Portable device chargers are a useful gift for almost anyone. You can charge one up and toss it in your purse or in the glove compartment along with a small cable and when your phone is low on batteries, you can just get some juice wherever you’re at. Both of these are small and super portable; I particularly like the Anker one because it has a foldable plug built right in, so you can just plug it in whenever you want. This is a great practical gift that most people will find useful.
A good bar of soap with a nice aroma is a pleasing gift that almost everyone will use and will be appreciated by almost anyone that takes care of their skin and body. It rides a nice line between personal but not too personal and there are basically infinite varieties to choose from.
If you need it immediately: stop by a local winery; if none, stop by a wine shop
As with beer, ordering wine online can be tricky, so you’re better off stopping by a local winery to grab a bottle or, failing that, stopping by a local wine shop for a recommendation. For low-cost wine that’s consistently good, I am a fan of Columbia Crest wines, as it’s been consistently tasty for the price.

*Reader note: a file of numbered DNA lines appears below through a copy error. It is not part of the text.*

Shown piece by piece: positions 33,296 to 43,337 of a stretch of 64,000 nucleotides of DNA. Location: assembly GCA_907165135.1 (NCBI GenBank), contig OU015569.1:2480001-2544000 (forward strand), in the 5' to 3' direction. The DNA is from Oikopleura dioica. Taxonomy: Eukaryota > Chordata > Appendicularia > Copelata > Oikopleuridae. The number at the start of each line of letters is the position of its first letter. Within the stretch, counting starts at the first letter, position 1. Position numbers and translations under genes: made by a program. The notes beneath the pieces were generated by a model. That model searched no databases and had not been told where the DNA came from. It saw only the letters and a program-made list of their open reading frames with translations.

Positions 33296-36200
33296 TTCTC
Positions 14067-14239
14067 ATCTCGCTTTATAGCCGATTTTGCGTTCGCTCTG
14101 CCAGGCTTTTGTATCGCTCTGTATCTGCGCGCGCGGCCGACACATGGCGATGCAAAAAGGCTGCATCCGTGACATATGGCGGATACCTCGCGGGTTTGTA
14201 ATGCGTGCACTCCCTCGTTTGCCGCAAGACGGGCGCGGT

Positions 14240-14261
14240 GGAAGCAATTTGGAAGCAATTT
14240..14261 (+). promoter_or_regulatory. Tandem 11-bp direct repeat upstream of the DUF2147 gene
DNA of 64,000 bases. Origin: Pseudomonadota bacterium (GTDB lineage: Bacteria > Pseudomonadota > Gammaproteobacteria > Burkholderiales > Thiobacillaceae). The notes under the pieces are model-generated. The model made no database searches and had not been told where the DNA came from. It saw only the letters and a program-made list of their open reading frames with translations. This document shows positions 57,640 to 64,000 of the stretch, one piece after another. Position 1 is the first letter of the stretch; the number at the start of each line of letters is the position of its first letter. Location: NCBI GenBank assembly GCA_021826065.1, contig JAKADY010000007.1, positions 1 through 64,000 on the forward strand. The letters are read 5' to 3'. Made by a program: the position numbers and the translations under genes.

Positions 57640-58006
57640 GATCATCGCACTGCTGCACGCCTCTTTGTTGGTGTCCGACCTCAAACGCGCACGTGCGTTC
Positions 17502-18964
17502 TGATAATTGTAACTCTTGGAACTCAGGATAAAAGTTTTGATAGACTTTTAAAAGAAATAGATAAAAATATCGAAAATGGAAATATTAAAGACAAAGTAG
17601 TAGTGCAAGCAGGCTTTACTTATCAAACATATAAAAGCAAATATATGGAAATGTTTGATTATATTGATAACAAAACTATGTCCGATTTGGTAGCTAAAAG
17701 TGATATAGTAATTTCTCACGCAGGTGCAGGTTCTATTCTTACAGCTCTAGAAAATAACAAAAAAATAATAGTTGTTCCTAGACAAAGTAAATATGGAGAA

Whatever you give, supplement it with some time and attention and conversation.
When you’re at a gift-giving occasion, you can make that gift far more meaningful if you supplement it with some time and attention and conversation with the recipient. Take the time to sit down with that person, ask them how they’re doing and listen to what they say — don’t just sit there trying to think of your next conversational point. If you don’t know what to say, ask a question about them and listen. Give them the gift of your attention and focus for a while; it will mean a lot.
If you’re at a larger group event, especially one where you don’t know for sure who will receive your gift due to a white elephant exchange, take some time to go around to as many people in the room as you can and have a meaningful conversation with them. Ask them how they’re doing, what they’re up to and, again, listen to them. If you don’t have something more to say but don’t yet want to walk away, ask another question and listen to their answer.
Simply giving someone real focus and attention is a seemingly small thing, but it’s an incredibly powerful way to make someone feel valued and perhaps deepen the connection you share, just a little. Best of all, it’s something you can give for free.